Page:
When it comes to branding in hip hop, Master P knew no limit. As much credit as Jay Z gets for his business savvy, even he couldn't take artists like Silkk Tha Shocker and Skull Duggery and make them platinum.
Percy Miller, or simply P, also made himself one of the top names in rap with hit records like Ghetto Dope and The Last Don.
As the years went on, his music — like his signature "uggghhhhh" that Rick Ross has since made his own — became more of a novelty, while his crosstown rivals Cash Money Records continued to eat off of the table that P helped set.
On Famous Again, P looked to bring back that No Limit sound, but times have changed. On "Yea I'm Rich" Percy set the tone with a Young Bugatti produced track that sounded like it could have been from the good old days, while P himself took a cue from today's rappers, name-dropping his favorite brands.
"That's the new Roley you never seen before/I spent a hundred in the muthaf-----n' Louis store/And my b---h so bad, I call her misdemeanor/I'm in that new Ghost Phantom and she in a Beamer," he rapped.
He recruited Game to go back and forth remembering friends and family that passed away on "Heaven for a Gangsta" and then the "I'm Bout It" rapper took it back down to the N.O. with the classic southern sound on "I Need an Armored Truck."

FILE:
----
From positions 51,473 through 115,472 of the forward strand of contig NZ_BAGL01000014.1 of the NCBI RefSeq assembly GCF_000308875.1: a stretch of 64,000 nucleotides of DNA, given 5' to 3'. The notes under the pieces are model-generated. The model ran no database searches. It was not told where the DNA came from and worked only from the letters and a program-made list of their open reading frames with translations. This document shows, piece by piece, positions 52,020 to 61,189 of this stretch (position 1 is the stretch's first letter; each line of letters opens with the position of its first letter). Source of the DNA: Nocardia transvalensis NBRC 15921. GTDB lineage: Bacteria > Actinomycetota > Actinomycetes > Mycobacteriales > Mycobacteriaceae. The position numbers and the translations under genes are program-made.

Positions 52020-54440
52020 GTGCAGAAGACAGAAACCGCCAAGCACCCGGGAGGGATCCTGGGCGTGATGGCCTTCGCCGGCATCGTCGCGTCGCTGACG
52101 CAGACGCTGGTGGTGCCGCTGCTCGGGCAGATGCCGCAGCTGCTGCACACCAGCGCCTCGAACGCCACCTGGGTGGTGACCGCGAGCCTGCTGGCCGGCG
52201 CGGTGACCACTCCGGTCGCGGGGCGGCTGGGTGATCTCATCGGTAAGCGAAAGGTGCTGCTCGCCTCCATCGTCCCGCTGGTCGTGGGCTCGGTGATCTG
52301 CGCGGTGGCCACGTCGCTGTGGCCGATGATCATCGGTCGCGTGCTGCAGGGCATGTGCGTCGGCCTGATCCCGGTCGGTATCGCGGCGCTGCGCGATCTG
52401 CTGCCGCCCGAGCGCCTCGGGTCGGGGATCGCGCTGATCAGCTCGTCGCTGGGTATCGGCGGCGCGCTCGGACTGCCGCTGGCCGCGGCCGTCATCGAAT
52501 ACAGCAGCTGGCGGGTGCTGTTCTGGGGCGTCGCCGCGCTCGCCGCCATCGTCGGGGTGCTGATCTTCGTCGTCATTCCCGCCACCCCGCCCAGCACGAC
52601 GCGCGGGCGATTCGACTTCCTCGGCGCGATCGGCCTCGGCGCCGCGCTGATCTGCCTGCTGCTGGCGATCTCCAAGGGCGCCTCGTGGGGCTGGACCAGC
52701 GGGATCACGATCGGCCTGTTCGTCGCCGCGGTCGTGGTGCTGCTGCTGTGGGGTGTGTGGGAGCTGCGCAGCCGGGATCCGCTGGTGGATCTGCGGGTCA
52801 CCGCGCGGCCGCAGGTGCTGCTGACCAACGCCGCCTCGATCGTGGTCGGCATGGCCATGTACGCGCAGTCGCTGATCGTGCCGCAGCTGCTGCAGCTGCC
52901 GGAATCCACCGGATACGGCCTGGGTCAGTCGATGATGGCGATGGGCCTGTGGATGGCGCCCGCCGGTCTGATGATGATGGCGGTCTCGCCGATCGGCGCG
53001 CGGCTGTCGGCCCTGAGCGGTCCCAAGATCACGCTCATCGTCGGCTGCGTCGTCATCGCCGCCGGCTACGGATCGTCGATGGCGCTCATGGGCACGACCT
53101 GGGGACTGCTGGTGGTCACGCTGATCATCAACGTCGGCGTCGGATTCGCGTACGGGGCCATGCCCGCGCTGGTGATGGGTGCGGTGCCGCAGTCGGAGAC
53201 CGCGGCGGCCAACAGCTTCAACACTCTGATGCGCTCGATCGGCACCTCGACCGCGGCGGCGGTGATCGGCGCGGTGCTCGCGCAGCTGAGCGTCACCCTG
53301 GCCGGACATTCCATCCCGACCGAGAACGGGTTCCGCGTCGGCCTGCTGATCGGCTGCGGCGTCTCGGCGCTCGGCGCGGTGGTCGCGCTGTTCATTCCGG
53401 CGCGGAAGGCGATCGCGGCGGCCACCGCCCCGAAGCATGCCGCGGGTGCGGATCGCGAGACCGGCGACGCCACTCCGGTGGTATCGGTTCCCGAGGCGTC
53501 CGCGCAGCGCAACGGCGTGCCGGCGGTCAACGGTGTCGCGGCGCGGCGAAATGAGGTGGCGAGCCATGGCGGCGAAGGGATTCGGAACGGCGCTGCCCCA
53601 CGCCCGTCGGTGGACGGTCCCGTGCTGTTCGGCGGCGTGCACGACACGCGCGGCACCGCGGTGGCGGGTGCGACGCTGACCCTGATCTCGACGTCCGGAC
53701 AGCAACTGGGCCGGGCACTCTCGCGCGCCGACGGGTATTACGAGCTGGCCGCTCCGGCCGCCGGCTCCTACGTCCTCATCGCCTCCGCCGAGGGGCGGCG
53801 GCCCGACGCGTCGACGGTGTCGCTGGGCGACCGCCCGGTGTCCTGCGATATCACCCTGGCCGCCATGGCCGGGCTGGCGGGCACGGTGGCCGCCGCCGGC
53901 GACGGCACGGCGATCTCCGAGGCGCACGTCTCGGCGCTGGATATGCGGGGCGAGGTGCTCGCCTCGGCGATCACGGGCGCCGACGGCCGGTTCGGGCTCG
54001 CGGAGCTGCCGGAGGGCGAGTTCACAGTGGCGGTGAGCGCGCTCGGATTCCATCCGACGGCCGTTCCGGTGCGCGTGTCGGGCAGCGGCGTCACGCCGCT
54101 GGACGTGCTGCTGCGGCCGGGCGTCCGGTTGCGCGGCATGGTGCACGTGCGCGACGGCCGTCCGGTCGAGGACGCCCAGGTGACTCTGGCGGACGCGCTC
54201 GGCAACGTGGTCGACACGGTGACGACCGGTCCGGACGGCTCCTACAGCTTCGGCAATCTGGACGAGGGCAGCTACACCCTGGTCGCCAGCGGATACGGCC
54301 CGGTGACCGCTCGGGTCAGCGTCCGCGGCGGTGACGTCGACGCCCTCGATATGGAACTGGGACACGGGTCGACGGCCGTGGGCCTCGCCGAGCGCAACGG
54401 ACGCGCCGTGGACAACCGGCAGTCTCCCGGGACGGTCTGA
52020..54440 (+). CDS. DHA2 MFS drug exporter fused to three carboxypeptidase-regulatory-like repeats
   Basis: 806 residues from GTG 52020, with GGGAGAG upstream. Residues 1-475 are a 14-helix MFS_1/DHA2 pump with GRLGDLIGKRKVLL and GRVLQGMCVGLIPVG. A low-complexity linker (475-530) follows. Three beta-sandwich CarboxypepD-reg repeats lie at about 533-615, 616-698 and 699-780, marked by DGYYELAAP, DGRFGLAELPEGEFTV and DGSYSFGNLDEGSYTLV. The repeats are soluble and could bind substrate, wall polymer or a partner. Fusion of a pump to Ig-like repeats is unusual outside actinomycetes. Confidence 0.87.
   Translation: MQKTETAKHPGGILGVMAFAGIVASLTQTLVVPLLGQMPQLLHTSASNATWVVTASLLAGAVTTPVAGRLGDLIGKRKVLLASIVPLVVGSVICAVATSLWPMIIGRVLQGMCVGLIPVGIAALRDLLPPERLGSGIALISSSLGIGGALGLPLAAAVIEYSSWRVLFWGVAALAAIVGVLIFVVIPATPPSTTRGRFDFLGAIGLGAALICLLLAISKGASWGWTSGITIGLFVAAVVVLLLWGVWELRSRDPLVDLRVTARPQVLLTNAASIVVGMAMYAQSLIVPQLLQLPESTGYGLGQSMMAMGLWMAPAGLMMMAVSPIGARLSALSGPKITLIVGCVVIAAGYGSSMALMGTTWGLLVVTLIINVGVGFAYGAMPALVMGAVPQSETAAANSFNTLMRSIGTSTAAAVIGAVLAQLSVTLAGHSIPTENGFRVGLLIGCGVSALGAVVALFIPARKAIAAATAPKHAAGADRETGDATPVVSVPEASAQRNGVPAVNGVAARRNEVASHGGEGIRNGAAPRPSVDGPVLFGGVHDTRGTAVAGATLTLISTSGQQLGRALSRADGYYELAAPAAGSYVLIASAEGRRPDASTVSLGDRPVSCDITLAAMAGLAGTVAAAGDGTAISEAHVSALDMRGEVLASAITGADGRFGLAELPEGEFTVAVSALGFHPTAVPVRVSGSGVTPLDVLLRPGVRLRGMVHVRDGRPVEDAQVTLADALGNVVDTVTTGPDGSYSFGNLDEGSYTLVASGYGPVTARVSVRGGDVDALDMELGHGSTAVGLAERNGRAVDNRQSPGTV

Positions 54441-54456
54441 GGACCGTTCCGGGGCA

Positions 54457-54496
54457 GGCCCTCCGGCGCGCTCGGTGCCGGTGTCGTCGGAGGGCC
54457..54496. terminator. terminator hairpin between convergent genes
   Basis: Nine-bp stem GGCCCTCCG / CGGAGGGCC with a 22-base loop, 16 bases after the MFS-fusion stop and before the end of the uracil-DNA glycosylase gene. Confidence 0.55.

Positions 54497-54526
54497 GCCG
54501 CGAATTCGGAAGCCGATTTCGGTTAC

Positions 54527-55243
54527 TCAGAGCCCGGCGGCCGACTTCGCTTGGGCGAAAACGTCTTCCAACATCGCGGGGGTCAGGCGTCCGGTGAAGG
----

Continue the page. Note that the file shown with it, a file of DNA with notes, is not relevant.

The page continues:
The JB-produced hit "You Need to Know" gives the younger generation a manual on the ins and outs of the music game. If nothing else, every up-and-comer in entertainment should hear this track, which is like a tutorial with a hot beat, or as P himself says, "If you getting' money, this the s--t you need to know."
West coast favorite Problem recently resurrected the Youngbleed hit "How Ya Do Dat," which featured Master P, and made it his own on "Like Whaaat," so it was only fitting that P himself be featured on the remix which also included Wiz Khalifa and Chris Brown.
Those were all high notes, rounded out by "Don't Make Sense," which features a strong verse from Chief Keef, and the 1500 or Nothing-produced "Toast" and "Freedom."
But P comes up short in adapting it for today's climate. And coming in at around 80 minutes, that makes for a drawn out listen.
His name-drops seem forced (he mentions Louis Vuitton probably half-a-dozen times) and his braggadocio lacks originality on songs like "Last Year," "You Can't See What I'm On" and "Streets Keep Calling Me."
He's has always had the mind of a boss, but Famous Again seems to serve more as a sign of the times than a comeback. If he has proven anything, it's that you can never count Percy Miller out, but if he's going to try and get back in the game that built his empire, he needs to rebuild the bridge that he burnt down with Beats by the Pound.
BET.com is your #1 source for Black celebrity news, photos, exclusive videos and all the latest in the world of hip hop and R&B music.
Click here to subscribe to our newsletter.
(photo: No Limit Forever Records)